Has Israel committed war crimes in Rafah, Gaza’s southernmost city? | Israel War on Gaza News

Amnesty International warns Israel has already violated international law in Rafah in four assaults since December.

At least 95 people, including 42 children, have been killed in four attacks by Israeli forces in Gaza’s southernmost city of Rafah, according to Amnesty International. Victims include a newborn girl who was so young her birth had not even been registered, the human rights organisation said.

So far, there have been four assaults on the city beginning in December after a week-long humanitarian pause to allow the passage of aid and release of hostages and prisoners.

Israeli authorities said the attacks are justified because Hamas operatives are hiding in the city. Israel has repeatedly stated that it does all it can to avoid civilian casualties despite the death toll in Gaza having surpassed 28,000 in only four months with many thousands more lost under the rubble and believed to be dead.

United States President Joe Biden has warned Israel against carrying out military attacks at the expense of civilian lives. He met with Jordan’s King Abdullah at the White House on Monday and stated: “A major military operation in Rafah should not proceed without a credible plan for ensuring the safety and support of more than one million people sheltering there.”

Timeline of the attacks

  • December 12: Attack on two houses belonging to the Harb family in al-Zuhour district killed 25 civilians, including 10 children.
  • December 14: Attack on the house of Dr Abdallah Shehada in Brazil district killed 30 people, including 11 children.
  • December 19: Attack on the Zu’rub family home in western Rafah killed 22, including 11 children.
  • January 9: Attack on the home of the Nofa family in Tal as-Sultan district killed 18, including 10 children.

What does the Amnesty International report show? 

Its investigation into Israel’s actions in Gaza is ongoing, but Amnesty International’s latest report shows evidence of possible war crimes in Rafah.

Its senior director of research, advocacy, policy and campaigns, Erika Guevara Rosas, said: “Entire families were wiped out in Israeli attacks even after they sought refuge in areas promoted as safe.”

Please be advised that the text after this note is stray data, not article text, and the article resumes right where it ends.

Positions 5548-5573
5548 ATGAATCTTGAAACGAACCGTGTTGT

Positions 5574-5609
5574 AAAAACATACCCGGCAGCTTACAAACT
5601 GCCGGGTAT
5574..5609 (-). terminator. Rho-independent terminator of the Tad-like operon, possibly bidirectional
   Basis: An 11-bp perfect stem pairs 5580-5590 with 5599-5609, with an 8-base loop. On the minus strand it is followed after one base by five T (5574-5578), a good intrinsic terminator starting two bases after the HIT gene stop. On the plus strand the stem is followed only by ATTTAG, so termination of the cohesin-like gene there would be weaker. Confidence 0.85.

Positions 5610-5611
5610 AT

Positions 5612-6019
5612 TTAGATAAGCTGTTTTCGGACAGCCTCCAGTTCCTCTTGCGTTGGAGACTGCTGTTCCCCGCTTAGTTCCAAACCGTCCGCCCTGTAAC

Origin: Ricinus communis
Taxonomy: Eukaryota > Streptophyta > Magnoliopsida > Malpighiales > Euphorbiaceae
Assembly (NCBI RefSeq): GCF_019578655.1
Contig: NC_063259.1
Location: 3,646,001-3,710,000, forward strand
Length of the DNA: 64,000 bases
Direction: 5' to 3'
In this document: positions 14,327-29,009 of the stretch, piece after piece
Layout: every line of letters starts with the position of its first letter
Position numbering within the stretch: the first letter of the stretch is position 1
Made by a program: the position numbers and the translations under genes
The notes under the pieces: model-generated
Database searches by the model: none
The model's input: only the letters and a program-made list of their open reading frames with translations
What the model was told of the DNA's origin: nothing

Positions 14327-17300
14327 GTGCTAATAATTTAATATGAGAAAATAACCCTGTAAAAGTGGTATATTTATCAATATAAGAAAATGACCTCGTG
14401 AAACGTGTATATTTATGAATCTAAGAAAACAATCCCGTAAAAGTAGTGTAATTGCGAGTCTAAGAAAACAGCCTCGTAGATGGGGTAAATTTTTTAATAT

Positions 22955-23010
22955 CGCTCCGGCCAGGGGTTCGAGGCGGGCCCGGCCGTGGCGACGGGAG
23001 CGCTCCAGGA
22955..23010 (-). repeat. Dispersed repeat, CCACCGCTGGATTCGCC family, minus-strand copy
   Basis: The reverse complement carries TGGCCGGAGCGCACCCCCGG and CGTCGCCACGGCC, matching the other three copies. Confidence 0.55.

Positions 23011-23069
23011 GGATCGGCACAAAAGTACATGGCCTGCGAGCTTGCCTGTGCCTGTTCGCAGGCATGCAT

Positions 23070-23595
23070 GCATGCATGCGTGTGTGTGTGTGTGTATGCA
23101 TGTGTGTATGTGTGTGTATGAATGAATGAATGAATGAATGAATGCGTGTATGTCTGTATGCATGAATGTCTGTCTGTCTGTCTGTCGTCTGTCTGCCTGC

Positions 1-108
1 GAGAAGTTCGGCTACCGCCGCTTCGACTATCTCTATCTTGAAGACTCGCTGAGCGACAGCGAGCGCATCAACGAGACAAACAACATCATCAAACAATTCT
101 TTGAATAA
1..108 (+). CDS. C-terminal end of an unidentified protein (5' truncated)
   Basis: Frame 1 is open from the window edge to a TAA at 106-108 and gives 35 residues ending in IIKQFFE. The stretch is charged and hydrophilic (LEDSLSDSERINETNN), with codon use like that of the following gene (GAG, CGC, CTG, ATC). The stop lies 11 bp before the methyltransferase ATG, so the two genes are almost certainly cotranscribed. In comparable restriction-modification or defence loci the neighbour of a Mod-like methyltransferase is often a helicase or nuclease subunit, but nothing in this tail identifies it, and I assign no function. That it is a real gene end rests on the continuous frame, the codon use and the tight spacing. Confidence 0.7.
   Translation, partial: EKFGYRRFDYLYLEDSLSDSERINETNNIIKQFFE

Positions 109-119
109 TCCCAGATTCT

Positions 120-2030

Photographs, video recordings and satellite imagery have been taken from all four attack sites by Amnesty to verify destruction. The organisation has also interviewed 18 people – 14 survivors and four rescuers.

This investigation found no legitimate military targets that would warrant an attack of this scale, it said.

Amnesty said it had sent questions about the attacks to the Israeli authorities on January 19 and January 30 but received no response.

Rafah
Palestinians sit in the rubble of an Israeli bombardment of Rafah on February 12, 2024 [Hatem Ali/AP]

Has Israel carried out assaults on Rafah before? 

Yes. In August 2014, Israel carried out a four-day air and ground attack on the city, in which 135 civilians, including 75 children, were killed. Amnesty International said Israel had violated international law that time as well.

That assault was launched in response to the capture and presumed killing of an Israeli soldier, Lieutenant Hadar Goldin, who was declared dead on August 2.

In 2015, Amnesty International and the investigative journalism unit, Forensic Architecture, released a report titled Black Friday: Carnage in Rafah during 2014 Israel/Gaza conflict. Amnesty International’s Middle East and North Africa director, Philip Luther, stated at the time: “There is strong evidence that Israeli forces committed war crimes in their relentless and massive bombardment of residential areas of Rafah in order to foil the capture of Lieutenant Hadar Goldin, displaying a shocking disregard for civilian lives.”

In its statement, Amnesty International called on the international community to support the role of the International Criminal Court (ICC) in examining allegations of war crimes “including those documented in this report”.

It added: “All states should oppose punitive measures against Palestine for joining the International Criminal Court or for submitting information on Israeli violations to the Court or taking other steps to activate international justice mechanisms.”

Is Israel trying to avoid civilian deaths as it claims? 

Despite the International Court of Justice (ICJ) on January 22 ordering Israel to comply with the 1948 Genocide Convention, the rate of civilian casualties in Gaza has not abated.

The international community continues to put pressure on Israel to limit or avoid civilian casualties. Israel’s staunchest ally, the US, has also advised caution.

Matthew Miller, spokesmen for the US Department of State, said: “We do not support any military campaign in Rafah going forward as long as they cannot properly account for the 1.1 million people, by some estimates, who are in Rafah today, some of whom have already been displaced, some of whom have been displaced multiple times.”

Egyptian officials have also made it clear that civilian casualties should be avoided at all costs.

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